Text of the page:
Photograph of Lars Tharp with the Hogarth painting

View all news 2019

10 February 2019

Since 1943 the Wollaston family painting has been on loan to New Walk Museum and Art Gallery, Leicester. The painting celebrates the bringing together and marriage of an English family with the children of immigrant refugees - the French Huguenots. Set in a stately interior, it commemorates not aristocrats but the emerging ‘middling’ classes, over a fashionable foreign intoxicant - tea.

The Leicester Museums Trust must now raise a £16,000 from public donations by 28 February 2019 to save the Hogarth. Lars Tharp tells us about the painting’s national significance and its importance for Leicestershire

Photoraph of Lars Tharp with Hogarth's 'The Wollaston Family'

The Wollaston Family painting is a large example of an early Georgian ‘Conversation Piece'. Beyond the mere recording of likenesses and groupings of figures, William Hogarth captures the emergence in England of a settled period of comparative peace, confidence and economic growth.

Detail of Hogarth's 'The Wollaston Family'

William Hogarth, 'William Wollaston & his Family' (detail)

One also sees the beginnings of social equalization of men and women in mixed gatherings – something rarely seen in the previous century. The women in the painting actively ‘lead’ the party, whether presiding over the serving of tea or playing cards, on equal terms with their men-folk.

It is an ambitious work, painted within a mere four years of taking up the palette. Hogarth’s painting comprises no fewer than seventeen individuals and a pet pug –possibly his own.  Figures are arranged in two groups, one taking tea, the other playing cards. Hogarth presents several simultaneous dramas here:  three recently married couples and friends, players uniting the Wollastons and the Huguenot Fauquiers.

Hogarth, The Wollaston Family, details

The painting celebrates William Wollaston’s good fortune in his newly acquired inheritance – he is standing in the centre, gesturing with a pack of cards in one outstretched hand. The black drapery seen around the walls of the hall indicates that the house has moved from full mourning into half-mourning for his elder brother, further reflected in the dress of the company - black and white both being colours of mourning.

Thanks to a key written in 1735 by one of the sitters, Francis Wollaston (neé Fauquier), the identities of the individuals are all known.

detail of Hogarth's Wollaston Family painting

Francis (on the extreme left of the painting) goes on to become Lieutentant Governor of Virginia, USA, as well as later joining Hogarth as governor of London’s Foundling Hospital.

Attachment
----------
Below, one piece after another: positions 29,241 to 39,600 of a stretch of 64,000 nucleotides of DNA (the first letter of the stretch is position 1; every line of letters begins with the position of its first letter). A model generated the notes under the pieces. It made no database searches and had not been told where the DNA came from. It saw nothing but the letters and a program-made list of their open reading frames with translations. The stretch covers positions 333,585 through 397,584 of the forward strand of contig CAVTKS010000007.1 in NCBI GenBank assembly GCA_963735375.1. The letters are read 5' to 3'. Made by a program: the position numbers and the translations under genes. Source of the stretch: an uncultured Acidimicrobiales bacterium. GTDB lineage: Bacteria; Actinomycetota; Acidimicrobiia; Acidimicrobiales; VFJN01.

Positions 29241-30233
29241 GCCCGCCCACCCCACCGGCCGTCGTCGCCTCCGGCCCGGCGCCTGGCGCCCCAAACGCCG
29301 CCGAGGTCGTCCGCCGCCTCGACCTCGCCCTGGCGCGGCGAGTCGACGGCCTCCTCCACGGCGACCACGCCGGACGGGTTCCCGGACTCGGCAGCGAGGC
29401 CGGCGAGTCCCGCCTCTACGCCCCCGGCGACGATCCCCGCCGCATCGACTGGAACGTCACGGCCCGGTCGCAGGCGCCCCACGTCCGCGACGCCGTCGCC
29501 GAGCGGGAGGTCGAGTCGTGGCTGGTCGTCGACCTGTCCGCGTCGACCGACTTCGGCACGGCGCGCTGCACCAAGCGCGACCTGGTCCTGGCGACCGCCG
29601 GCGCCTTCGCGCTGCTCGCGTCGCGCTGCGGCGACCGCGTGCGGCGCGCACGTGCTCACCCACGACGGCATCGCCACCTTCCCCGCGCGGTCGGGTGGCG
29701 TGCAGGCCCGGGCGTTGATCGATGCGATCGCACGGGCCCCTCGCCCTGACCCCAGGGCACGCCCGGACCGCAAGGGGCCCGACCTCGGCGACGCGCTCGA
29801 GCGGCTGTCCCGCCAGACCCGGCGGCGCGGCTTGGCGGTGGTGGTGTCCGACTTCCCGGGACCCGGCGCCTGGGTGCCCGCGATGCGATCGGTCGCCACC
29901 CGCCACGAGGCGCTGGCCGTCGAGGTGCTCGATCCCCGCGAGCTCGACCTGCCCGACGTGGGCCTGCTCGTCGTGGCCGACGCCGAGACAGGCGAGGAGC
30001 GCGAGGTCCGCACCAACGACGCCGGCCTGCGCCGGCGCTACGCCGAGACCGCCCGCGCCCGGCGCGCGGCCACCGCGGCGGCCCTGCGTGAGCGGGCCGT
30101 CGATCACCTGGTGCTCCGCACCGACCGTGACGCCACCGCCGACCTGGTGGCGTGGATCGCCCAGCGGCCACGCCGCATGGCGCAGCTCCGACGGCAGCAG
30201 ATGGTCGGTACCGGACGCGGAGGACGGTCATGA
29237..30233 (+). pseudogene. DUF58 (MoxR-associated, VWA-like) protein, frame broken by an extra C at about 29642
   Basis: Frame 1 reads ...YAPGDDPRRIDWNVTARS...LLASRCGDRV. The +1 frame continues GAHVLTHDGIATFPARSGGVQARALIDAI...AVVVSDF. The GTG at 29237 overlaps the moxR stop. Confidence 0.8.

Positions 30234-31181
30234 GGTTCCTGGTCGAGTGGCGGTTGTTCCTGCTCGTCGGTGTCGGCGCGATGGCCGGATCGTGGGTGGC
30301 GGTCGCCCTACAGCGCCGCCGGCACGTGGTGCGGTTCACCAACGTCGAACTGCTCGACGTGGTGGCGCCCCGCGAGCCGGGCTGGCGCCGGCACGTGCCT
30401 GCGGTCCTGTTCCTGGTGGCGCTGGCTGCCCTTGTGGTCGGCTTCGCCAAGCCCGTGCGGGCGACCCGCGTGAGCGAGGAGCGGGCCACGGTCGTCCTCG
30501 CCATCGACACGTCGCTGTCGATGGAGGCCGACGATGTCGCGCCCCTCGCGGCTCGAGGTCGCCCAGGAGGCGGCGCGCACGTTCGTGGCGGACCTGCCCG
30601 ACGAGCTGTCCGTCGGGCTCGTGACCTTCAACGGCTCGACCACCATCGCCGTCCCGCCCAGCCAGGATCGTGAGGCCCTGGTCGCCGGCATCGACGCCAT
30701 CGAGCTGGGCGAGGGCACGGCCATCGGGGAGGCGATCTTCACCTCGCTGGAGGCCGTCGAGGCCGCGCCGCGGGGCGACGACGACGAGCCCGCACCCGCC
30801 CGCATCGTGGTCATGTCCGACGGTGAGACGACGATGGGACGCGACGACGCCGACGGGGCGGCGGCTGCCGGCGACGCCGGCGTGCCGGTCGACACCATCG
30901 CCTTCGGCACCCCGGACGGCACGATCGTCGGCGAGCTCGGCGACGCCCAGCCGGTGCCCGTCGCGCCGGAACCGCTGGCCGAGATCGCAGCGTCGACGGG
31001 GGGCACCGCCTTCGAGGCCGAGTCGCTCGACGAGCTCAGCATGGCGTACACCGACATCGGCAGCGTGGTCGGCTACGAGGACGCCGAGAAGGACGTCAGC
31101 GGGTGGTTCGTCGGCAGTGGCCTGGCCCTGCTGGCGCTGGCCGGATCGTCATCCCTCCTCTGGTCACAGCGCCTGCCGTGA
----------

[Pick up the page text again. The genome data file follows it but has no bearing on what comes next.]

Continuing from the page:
Hogarth's The Wollaston Family

William Hogarth, 'William Wollaston and His Family in a Grand Interior', 1730

Painted in 1730, it is a remarkably mature work from a man but lately setting out as a painter - one of the most ambitious multiple portraits of the period. It is a pivotal moment - the sitters are members of the mercantile and trading classes rather than aristocrats  -marking a shift in artistic patronage

It is also a painting of the highest national importance.

Cover of Elizabeth Einberg's Catalogue of the paintings of William Hogarth

Elizabeth Einberg - William Hogarth –A Complete Catalogue of the Paintings

Elizabeth Einberg, author of the published catalogue of Hogarth's paintings says:

“It would be a centrepiece in any British public collection but in Leicestershire, in particular, with the Wollastons’ centuries-old roots in the Leicestershire wool trade and the Shenton Hall Estates.”

The Wollaston piece has not been cleaned for 75 years, since being loaned to the New Walk Museum.  We know that under the now darkened varnishes there lies a painting with more vibrant colours and detail such as we see in the early Hogarths at The Tate.

“We cannot wait to see the painting revealed once cleaned. “ says Stephen Deuchar Head of the Art Fund, former head of Tate Britain.

The currently proposed in lieu tax arrangement offers Leicester Arts & Museums Service a unique opportunity to secure a well-known and nationally important painting by England’s most influential 18th century painter.

Lars Tharp FSA
Hogarth Curator, Foundling Museum, London
President of Leicester Society of Artists

More about ‘Save the Hogarth for Leicester’